The dark roots of 'America's Pro-Israel Lobby', AIPAC

netanyahu aipac congress
© REUTERS/Jonathan Ernst
Israeli Prime Minister Benjamin Netanyahu addresses the American Israel Public Affairs Committee (AIPAC) policy conference in Washington in 2015
Historian Doug Rossinow discusses the creation of AIPAC, which was originally formed to spin positive PR after the 1953 Qibya Massacre (in a now-familiar pattern of non-proportionality, wiping out over 60 Palestinians in revenge for the killing of 3 Israelis). Over the years, the organization has proven that nothing Israel can do can't be spun to deflect the blame or attention elsewhere.

AIPAC, the swaggering and influential American Israel Public Affairs Committee, which brands itself as "America's Pro-Israel Lobby," is holding its annual policy conference. Top politicians from both parties vie for speaking slots at the group's glitzy gala. Everyone pays AIPAC attention. And for good reason. Since the late 1970s, it has informally directed substantial campaign contributions toward chosen candidates for Congress. Its messaging on the Middle East is essential in Washington's foreign-policy conversation.

Some love AIPAC, some hate it, some fear it — but it is a huge factor in U.S. policy, in American politics and in American Jewish life.


Evidence for earthquake 2,800 years ago also mentioned in Bible found in Jerusalem

Jerusalem archaeology
© Eliyahu Yanai/ City of David
Remains of tools discovered in Jerusalem's City of David within a layer of destruction from the 8th century BCE, which coincided with a massive earthquake mentioned in the Bible. The tools were likely shattered during the quake.
Until now, the earliest destruction layer of Jerusalem comes from the Babylonian conquest of 586 BCE. For archaeologists, an earlier historical anchor — if proven through hard, securely dated evidence — serves as an important stratigraphical benchmark for scientific excavations in Jerusalem.

According to Tel Aviv University Prof. Israel Finkelstein, who was not involved in the current research, "destructive earthquakes in Jerusalem are possible, as shown by the well-recorded earthquake of 1927... The early layer of the book of Amos includes materials which relate to the 8th century and hence it is possible that a devastating earthquake left a strong impression and was recorded."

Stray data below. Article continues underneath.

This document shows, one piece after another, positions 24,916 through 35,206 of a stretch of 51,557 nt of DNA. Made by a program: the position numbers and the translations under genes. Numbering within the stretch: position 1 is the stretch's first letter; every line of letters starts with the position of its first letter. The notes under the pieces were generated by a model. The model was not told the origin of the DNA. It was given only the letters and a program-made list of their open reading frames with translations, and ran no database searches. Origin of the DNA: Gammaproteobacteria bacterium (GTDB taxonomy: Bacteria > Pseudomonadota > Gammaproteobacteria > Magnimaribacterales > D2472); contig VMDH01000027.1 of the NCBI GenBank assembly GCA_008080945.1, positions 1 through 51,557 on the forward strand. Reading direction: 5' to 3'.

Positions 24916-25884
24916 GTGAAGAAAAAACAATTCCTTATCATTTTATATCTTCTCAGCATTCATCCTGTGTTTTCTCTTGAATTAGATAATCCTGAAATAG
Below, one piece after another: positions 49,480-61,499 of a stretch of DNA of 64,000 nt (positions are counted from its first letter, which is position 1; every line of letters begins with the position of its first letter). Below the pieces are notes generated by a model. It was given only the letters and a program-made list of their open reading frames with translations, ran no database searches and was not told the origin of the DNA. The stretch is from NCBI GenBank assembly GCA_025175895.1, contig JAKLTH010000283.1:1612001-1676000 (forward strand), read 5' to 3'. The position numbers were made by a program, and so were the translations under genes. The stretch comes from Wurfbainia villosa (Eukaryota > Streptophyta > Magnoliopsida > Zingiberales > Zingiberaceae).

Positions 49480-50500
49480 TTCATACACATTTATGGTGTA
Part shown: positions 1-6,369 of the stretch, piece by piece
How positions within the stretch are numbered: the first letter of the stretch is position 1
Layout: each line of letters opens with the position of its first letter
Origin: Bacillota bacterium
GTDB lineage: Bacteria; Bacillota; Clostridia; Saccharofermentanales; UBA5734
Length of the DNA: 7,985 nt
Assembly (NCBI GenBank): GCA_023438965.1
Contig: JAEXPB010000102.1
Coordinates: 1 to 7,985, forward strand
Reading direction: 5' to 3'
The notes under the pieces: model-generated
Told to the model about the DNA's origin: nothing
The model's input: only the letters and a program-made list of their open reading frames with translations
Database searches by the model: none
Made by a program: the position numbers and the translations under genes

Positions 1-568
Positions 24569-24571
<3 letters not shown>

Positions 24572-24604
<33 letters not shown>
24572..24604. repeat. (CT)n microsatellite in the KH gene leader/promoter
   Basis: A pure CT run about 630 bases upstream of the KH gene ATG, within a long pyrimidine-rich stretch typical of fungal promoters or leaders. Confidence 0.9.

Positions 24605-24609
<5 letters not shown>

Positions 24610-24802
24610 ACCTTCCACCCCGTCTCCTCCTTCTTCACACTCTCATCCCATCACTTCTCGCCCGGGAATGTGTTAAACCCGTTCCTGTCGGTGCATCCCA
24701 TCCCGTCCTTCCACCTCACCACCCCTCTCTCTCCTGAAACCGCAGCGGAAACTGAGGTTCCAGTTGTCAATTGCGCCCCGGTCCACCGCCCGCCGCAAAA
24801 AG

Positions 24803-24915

Comment: See also: Also check out SOTT radio's:


Remains of ancient dogs found among early human ancestral remains in Georgia

dog ancient human
© Artwork made by Mauricio Antón with the scientific supervision by the authors of the manuscript. DOI: 10.1038/s41598-021-92818-4
Image above: Two social species at Dmanisi. (a) altruistic behavior of a group of Homo erectus sharing food with an individual who lived several years without teeth (as evidenced by edentulous skull D3444 and associated mandible D3900). This severe masticatory impairment would limit the diet of the individual to foodstuffs that did not require heavy chewing (e.g., soft plants, animal brain and marrow) or that were orally processed before by others. (b) a pack of hunting dogs chasing a prey (goat Hemitragus albus) by at Venta Micena, a site where a pathological skull (cranium and associated mandible VM-7000) of Canis (Xenocyon) lycaonoides showing marked bilateral asymmetry and agenesia of several teeth was unearthed. The disabled dog, whose absence of an upper canine probably made it useless for hunting, is drawn running far behind the pack. Given that the individual managed to survive until a relatively advanced age, as indicated by tooth wearing, this suggests that the other members of its family group would have allowed it to feed on the prey captured by the hunting pack. Remains of this hypercarnivorous canid species are also preserved in the assemblage of large mammals from Dmanisi, as shown in this paper.
A team of researchers from Italy, Spain and Georgia has found the remains of ancient hunting dogs at a dig site in what is now modern Georgia. In their paper published in the journal Scientific Reports, the group describes the fossils they found, their attempts to classify them and the possibility of the dogs interacting with early human ancestors.

Comment: See also: